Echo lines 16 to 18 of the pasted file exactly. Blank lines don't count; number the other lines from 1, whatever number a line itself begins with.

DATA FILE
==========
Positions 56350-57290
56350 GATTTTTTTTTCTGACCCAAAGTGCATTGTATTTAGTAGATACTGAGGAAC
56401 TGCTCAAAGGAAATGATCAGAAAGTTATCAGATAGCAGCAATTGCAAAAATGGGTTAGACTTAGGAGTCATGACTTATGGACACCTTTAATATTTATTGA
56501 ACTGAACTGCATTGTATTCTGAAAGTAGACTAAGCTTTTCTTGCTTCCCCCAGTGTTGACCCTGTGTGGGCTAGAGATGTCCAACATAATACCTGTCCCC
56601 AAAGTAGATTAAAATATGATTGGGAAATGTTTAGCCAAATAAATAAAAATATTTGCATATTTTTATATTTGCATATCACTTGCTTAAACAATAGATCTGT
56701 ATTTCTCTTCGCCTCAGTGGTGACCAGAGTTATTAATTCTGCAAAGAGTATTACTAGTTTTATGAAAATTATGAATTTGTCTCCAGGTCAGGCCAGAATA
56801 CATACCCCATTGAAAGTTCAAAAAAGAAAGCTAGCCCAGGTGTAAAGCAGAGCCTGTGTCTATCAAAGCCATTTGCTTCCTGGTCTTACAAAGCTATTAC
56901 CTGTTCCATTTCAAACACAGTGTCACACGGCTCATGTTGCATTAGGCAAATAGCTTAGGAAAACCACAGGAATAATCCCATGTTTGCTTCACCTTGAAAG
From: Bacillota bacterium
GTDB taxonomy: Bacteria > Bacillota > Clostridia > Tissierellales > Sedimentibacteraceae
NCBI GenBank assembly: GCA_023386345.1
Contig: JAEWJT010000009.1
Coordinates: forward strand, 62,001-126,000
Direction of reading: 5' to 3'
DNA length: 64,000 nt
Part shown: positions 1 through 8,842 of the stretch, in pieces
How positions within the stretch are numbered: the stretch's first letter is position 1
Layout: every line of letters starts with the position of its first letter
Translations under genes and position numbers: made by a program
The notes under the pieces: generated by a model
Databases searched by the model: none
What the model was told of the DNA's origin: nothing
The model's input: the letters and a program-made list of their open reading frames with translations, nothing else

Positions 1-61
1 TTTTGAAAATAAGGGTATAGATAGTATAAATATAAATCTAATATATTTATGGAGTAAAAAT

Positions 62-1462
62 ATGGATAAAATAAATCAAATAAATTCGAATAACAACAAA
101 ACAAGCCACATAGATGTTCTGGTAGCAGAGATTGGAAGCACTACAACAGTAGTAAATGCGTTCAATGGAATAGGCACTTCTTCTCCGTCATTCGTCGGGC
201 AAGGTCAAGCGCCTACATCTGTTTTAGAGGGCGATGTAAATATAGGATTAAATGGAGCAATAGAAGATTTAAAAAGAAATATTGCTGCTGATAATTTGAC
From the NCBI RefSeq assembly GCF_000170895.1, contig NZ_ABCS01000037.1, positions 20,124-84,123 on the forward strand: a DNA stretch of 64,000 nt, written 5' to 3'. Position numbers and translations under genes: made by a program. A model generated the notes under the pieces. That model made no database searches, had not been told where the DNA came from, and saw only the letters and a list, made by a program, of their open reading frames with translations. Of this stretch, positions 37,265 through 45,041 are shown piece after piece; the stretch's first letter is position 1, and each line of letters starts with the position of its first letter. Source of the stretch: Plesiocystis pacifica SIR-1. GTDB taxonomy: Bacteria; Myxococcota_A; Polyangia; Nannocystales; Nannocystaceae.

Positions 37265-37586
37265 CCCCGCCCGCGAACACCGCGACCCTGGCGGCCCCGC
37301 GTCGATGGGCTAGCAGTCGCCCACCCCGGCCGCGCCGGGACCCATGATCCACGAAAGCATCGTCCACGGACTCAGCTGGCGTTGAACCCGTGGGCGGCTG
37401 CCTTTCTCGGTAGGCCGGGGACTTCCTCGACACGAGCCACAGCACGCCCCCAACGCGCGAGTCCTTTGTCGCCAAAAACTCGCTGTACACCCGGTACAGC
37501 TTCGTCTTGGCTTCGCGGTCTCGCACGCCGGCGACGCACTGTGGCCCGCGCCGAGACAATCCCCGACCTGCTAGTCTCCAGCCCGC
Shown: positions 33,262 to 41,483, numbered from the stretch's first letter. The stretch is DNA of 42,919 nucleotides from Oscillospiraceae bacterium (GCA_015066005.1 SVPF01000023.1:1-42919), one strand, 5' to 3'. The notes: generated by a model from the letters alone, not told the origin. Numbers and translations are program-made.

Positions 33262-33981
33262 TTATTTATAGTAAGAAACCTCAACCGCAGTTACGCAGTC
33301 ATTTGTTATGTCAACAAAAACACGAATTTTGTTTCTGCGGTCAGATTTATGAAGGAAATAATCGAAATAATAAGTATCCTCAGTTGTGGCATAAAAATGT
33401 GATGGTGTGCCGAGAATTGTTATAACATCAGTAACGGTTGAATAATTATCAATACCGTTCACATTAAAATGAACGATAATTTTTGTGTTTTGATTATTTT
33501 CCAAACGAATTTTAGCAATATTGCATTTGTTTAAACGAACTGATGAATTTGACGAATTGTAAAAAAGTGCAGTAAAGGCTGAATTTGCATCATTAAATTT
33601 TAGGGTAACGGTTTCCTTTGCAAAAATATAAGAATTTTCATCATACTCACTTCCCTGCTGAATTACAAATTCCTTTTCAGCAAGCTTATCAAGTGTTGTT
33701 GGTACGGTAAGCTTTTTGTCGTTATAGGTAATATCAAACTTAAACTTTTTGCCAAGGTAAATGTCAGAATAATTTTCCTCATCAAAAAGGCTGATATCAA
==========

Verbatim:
Part shown: positions 1 through 8,842 of the stretch, in pieces
How positions within the stretch are numbered: the stretch's first letter is position 1
Layout: every line of letters starts with the position of its first letter